Having lived in Scotland on and off over a period of three years, I’ve visited Edinburgh countless times. I’ve done the ghost tours, visited Mary King’s Close (a favourite), experienced the castle fireworks of Hogmanay and eaten (cringe) a deep-fried Mars Bar. In a way, I thought I’d done Edinburgh. It wasn’t until I saw the Groupon for Iconic Photo Tours of Edinburgh that I realized how wrong I was!
At the time of booking we didn’t quite anticipate what it meant to do an evening outdoor tour in January, but we wrapped up warm and arrived at the steps of St. Gile’s Cathedral to meet Will Robb, the owner of Iconic Edinburgh Photo Tours. Will is a sound guy, having spent years as a photographer working for a variety of clients, including the infamous Lonely Planet. Within minutes we had our camera out and were straight into the basics.
I was worried that the information would be too much, too quickly, but Will knows how to teach. Each stop we took focused on a new skill, slowly building on what you’d learned before. And it’s not just a photography course. Will throws in factoids that are pretty darn unique, making me wonder how I’d never heard them before in all my years of visiting Edinburgh.
We started off with some basic composition and lighting, taking photos of sections of the Cathedral, rather than trying to overwhelm our shot by squeezing in every detail. Playing with light, we found a huge difference from shot to shot and David and I are now determined to head home and play about with the flashlight on photo shoots.
Long exposures were the shots I was most looking forward to. Handy-dandy tripod in hand, we experimented with settings, waiting for taxis to pass by to give us that soft stream of light I’d seen in professional photos. It’s a weird thrill you get as an amateur photographer when you can finally recreate something you’ve aspired to for so long with no frustration at all.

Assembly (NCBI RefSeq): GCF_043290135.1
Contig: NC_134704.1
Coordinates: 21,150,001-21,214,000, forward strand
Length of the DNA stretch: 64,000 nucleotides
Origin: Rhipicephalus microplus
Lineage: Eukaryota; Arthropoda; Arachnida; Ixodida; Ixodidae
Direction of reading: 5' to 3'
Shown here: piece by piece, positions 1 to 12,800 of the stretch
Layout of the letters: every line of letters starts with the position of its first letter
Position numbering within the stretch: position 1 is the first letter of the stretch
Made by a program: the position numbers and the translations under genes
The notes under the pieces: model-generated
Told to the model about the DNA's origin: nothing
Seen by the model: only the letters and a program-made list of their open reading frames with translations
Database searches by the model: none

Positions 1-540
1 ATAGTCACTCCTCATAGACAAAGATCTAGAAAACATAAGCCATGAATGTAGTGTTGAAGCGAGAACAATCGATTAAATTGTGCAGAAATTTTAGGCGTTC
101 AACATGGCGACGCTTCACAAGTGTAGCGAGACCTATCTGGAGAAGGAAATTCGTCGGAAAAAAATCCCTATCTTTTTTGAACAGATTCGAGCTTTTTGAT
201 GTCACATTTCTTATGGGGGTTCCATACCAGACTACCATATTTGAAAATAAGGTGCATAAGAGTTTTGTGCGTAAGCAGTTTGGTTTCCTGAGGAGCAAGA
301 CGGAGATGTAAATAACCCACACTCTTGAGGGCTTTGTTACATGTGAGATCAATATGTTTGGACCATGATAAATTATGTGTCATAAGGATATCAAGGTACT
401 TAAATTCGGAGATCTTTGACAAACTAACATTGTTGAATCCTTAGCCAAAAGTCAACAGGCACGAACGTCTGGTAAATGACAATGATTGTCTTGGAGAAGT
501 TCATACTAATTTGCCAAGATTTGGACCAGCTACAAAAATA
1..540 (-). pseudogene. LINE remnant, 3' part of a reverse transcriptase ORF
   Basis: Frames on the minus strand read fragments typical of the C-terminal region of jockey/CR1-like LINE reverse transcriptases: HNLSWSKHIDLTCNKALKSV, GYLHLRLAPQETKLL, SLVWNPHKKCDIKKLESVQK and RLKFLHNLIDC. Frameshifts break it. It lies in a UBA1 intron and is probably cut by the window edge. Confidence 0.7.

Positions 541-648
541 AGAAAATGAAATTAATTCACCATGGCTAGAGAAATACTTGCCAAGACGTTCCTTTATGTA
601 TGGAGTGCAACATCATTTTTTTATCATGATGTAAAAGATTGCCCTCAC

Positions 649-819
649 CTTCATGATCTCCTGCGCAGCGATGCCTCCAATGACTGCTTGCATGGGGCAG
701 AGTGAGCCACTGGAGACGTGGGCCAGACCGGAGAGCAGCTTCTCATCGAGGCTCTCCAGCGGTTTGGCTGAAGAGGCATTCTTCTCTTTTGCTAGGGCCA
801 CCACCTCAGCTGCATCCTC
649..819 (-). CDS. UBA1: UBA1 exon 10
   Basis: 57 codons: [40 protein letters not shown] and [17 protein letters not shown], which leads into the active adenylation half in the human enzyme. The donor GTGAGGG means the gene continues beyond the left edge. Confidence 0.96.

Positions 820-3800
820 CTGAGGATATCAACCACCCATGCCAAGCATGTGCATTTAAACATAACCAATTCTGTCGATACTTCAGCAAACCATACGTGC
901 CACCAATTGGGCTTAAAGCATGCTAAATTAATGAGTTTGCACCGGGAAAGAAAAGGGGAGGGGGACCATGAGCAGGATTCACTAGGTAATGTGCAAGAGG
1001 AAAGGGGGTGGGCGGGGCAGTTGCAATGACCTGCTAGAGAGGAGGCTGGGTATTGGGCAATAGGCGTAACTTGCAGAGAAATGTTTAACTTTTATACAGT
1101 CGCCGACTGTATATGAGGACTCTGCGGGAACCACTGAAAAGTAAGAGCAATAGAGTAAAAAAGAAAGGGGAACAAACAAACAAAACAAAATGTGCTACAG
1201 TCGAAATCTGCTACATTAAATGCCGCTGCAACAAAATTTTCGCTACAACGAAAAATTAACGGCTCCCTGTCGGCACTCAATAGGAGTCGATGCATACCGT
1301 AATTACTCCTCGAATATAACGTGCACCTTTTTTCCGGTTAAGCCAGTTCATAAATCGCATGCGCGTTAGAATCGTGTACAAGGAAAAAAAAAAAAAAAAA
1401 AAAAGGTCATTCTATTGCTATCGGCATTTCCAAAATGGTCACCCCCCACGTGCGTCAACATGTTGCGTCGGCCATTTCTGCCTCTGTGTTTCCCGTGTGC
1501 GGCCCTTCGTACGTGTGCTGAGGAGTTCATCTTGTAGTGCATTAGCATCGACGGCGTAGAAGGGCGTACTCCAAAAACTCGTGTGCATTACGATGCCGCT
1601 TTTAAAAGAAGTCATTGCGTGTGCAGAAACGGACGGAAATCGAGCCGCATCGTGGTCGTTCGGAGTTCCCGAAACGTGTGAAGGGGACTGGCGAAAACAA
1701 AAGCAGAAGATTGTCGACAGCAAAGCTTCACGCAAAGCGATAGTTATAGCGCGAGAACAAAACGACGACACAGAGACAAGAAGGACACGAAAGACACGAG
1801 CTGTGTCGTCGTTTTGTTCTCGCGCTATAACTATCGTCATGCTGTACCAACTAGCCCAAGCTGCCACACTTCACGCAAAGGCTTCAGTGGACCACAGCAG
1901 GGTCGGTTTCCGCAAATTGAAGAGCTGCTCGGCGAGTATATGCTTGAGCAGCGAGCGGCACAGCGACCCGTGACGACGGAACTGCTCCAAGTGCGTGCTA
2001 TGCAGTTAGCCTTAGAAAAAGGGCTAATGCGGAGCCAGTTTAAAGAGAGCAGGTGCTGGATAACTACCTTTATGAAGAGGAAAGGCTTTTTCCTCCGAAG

The cold did begin to creep in, so we popped into the National Library for a pot of tea and Will kindly allowed me to ask him a slew of questions on his experience as a Lonely Planet Photographer (see interview on the blog next week!). Feeling finally returning to my toes, we popped back out and took on the creepiness of Greyfriar’s Kirkyard. A Harry Potter fan to my core, Will toured us around the graves, pointing out the tombstones with familiar character names. Looking out over the graveyard and towards George Heriot’s School for boys, you can see where inspiration for Hogwarts came from.
David was born in Penicuik, just outside of Edinburgh, and would say he knows Edinburgh like a local. That said, we explored quite a few picturesque stairways and streets that he’d never visited, giving him a fresh perspective on his own town.
By the end of the night, we were pretty pleased with not just the photos we’d taken, but of our newfound skills (which we will need to continue to practice) and the unique take on a city we thought we’d known so well.
The cost. This is always the tricky part for travelers, knowing where to put your money. Yes, we did get the tour on a Groupon as it was low season, paying 50% of the price. Had it been the original price of 95 pounds for a private tour plus 30 pounds for the second person, would I say that it was worth it? Absolutely! This tour was different to anything I’d ever done in the city, Will was a fantastic guide and you’re taking away new skills. It’s tourism and talent built into one, providing long-lasting value. I, for one, cannot wait until Will’s team start doing tours of the Highlands. It’ll be top of the list for the next time we visit Scotland. Also, if you’re on a tighter budget, Will and his team do group tours for 35 pounds per person.
Big thanks to Will and Iconic Photo Tours of Edinburgh. We had a (chilly) blast!
If you want to know more about what it’s like behind the lens of a Lonely Planet Photographer, make sure to check back next Travel Tuesday, Feb 10th.